I want to focus today on the power that the Constitution allocates to the Executive, particularly in the area of criminal justice. The Supreme Court has correctly held that, under Article II of the Constitution, the Executive has virtually unchecked discretion to decide whether to prosecute individuals for suspected federal crimes. The only significant limitation on that discretion comes from other provisions of the Constitution. Thus, for example, a United States Attorney could not decide to prosecute only people of a particular race or religion. But aside from that limitation — which thankfully has remained a true hypothetical at the Department of Justice — the Executive has broad discretion to decide whether to bring criminal prosecutions in particular cases.
And the rest suggests that career prosecutors have been putting targets on the heads of politically prominent people and pursuing them relentlessly.
Once the criminal process starts rolling, it is very difficult to slow it down or knock it off course. And that means federal prosecutors possess tremendous power — power that is necessary to enforce our laws and punish wrongdoing, but power that, like any power, carries inherent potential for abuse or misuse.
Line prosecutors, by contrast, are generally part of the permanent bureaucracy. They do not have the political legitimacy to be the public face of tough decisions and they lack the political buy-in necessary to publicly defend those decisions. Nor can the public and its representatives hold civil servants accountable in the same way as appointed officials. Indeed, the public’s only tool to hold the government accountable is an election — and the bureaucracy is neither elected nor easily replaced by those who are.
We want our prosecutors to be aggressive and tenacious in their pursuit of justice, but we also want to ensure that justice is ultimately administered dispassionately.
We are all human. Like any person, a prosecutor can become overly invested in a particular goal. Prosecutors who devote months or years of their lives to investigating a particular target may become deeply invested in their case and assured of the rightness of their cause.
When a prosecution becomes “your prosecution”—particularly if the investigation is highly public, or has been acrimonious, or if you are confident early on that the target committed serious crimes—there is always a temptation to will a prosecution into existence even when the facts, the law, or the fair-handed administration of justice do not support bringing charges.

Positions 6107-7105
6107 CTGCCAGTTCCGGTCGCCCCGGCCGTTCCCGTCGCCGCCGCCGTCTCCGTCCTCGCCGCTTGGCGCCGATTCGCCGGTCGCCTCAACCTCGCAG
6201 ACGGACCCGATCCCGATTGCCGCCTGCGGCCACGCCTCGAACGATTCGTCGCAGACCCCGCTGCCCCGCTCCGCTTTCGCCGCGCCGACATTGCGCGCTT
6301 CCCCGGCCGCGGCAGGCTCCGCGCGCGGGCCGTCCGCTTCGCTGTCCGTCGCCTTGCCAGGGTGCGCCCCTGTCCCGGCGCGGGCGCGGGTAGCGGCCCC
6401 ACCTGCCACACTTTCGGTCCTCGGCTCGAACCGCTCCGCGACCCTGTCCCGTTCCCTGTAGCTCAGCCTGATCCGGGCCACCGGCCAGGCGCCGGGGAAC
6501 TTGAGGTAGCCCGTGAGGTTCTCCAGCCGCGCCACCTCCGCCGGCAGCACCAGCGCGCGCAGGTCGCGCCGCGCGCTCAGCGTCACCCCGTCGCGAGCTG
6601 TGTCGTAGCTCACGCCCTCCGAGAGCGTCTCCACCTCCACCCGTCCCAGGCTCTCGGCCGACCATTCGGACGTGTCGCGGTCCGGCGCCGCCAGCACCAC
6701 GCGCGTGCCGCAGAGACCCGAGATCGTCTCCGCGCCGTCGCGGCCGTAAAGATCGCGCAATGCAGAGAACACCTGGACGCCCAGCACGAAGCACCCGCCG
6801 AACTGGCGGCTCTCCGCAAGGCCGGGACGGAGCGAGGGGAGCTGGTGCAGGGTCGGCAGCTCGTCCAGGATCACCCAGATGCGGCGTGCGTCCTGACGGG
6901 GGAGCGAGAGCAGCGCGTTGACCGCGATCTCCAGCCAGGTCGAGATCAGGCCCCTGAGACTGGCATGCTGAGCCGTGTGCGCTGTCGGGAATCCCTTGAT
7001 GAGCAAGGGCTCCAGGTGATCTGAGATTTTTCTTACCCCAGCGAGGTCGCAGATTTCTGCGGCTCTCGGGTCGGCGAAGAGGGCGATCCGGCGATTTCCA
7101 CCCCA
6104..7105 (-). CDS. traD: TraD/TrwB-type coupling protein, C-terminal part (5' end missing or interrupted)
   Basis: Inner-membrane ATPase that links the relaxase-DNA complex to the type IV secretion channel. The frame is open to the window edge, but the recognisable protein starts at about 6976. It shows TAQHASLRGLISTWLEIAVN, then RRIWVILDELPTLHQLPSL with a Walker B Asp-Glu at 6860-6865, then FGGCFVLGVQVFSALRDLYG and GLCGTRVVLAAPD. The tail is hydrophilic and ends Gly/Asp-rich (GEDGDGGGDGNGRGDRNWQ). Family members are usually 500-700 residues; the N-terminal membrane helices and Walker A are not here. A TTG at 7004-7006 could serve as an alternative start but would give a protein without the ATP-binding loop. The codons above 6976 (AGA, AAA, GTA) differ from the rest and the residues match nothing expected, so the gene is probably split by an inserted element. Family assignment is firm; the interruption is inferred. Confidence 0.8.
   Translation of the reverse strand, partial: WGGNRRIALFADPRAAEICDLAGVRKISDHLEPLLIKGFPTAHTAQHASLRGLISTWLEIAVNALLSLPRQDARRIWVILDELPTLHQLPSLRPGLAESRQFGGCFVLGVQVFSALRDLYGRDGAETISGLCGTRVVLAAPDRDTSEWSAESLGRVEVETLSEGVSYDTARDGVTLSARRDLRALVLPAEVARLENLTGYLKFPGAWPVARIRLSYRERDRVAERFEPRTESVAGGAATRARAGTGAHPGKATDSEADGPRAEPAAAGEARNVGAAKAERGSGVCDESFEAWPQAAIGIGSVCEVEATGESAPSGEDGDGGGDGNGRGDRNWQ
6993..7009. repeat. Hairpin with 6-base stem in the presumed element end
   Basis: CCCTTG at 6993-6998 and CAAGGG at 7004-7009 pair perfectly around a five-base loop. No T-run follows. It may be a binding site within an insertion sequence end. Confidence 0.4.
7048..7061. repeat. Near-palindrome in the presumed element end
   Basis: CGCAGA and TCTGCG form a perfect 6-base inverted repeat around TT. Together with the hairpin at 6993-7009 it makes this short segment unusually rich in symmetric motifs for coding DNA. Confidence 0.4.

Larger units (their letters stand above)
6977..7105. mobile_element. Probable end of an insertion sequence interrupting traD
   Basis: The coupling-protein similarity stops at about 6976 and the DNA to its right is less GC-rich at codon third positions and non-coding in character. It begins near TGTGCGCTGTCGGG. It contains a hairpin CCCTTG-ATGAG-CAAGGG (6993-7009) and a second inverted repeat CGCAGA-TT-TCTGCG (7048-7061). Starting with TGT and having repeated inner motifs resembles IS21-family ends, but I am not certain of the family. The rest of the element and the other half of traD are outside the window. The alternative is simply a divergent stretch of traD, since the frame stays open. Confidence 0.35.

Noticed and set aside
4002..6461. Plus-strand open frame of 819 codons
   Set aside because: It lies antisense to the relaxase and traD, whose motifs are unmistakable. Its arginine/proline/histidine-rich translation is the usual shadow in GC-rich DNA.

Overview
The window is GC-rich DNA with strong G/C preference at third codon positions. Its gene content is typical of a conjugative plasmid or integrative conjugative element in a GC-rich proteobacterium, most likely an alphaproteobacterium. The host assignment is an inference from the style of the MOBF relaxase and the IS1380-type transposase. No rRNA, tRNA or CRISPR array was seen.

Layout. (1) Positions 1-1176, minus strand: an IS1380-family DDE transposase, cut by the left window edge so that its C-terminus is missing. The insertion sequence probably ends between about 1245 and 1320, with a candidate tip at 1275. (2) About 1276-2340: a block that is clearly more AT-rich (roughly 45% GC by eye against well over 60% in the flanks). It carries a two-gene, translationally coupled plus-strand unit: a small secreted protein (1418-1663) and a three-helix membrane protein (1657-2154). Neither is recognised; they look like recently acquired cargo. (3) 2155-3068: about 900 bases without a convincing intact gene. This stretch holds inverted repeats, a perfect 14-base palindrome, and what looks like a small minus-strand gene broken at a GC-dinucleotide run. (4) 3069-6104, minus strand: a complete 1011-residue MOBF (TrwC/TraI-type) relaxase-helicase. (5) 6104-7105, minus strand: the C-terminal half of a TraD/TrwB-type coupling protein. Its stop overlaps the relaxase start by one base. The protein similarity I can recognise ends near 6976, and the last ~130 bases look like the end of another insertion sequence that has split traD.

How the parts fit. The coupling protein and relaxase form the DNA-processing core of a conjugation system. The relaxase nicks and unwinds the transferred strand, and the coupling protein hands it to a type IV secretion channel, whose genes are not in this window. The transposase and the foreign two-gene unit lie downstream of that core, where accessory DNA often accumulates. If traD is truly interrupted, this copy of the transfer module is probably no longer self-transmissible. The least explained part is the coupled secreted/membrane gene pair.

That is yet another reason that having layers of supervision is so important. Individual prosecutors can sometimes become headhunters, consumed with taking down their target. Subjecting their decisions to review by detached supervisors ensures the involvement of dispassionate decision-makers in the process.
And it excuses, in one sentence, calling for probation even after a just prosecution.
Other times it will mean aggressively prosecuting a person through trial and then recommending a lenient sentence, perhaps even one with no incarceration.
Of course, none of this makes sense, and Barr’s own behavior — from removing Senate confirmed US Attorneys to put in people accountable only to him, from seeking prosecution of Democratic officials, and from launching the Durham investigation because he was just certain there was criminal wrong-doing in the Russian investigation — belies his words.
Perhaps it does so in the most basic way. If we hold our Attorney General politically accountable through elections, then we need to make sure elections are fair. We definitely need to make sure that elections are not influenced by hostile foreign powers cooperating with one candidate. The 2016 election wasn’t fair, and Bill Barr is doing his damndest to make sure the voters won’t be able to use the 2020 election to hold him politically accountable for interfering with the punishment of those who worked to cheat.
Because of Barr’s corrupt view on cheating at elections, he ensures that Vladimir Putin has more say over who gets prosecuted than experienced American prosecutors.